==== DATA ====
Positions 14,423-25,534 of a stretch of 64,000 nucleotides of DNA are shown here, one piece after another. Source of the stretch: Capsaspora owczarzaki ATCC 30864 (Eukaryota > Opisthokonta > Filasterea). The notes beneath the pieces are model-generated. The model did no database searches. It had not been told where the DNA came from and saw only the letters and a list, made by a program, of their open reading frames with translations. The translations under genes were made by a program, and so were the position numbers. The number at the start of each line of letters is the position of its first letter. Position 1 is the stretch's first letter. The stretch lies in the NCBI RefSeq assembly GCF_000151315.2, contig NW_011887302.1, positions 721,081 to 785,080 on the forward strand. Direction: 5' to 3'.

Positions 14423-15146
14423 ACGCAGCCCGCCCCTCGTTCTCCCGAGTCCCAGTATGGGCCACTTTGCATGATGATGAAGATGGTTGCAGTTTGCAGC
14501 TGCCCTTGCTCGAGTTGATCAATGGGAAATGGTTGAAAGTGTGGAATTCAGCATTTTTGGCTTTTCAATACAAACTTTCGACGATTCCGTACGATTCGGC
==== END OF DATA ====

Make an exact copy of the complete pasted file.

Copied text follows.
Positions 14,423-25,534 of a stretch of 64,000 nucleotides of DNA are shown here, one piece after another. Source of the stretch: Capsaspora owczarzaki ATCC 30864 (Eukaryota > Opisthokonta > Filasterea). The notes beneath the pieces are model-generated. The model did no database searches. It had not been told where the DNA came from and saw only the letters and a list, made by a program, of their open reading frames with translations. The translations under genes were made by a program, and so were the position numbers. The number at the start of each line of letters is the position of its first letter. Position 1 is the stretch's first letter. The stretch lies in the NCBI RefSeq assembly GCF_000151315.2, contig NW_011887302.1, positions 721,081 to 785,080 on the forward strand. Direction: 5' to 3'.

Positions 14423-15146
14423 ACGCAGCCCGCCCCTCGTTCTCCCGAGTCCCAGTATGGGCCACTTTGCATGATGATGAAGATGGTTGCAGTTTGCAGC
14501 TGCCCTTGCTCGAGTTGATCAATGGGAAATGGTTGAAAGTGTGGAATTCAGCATTTTTGGCTTTTCAATACAAACTTTCGACGATTCCGTACGATTCGGC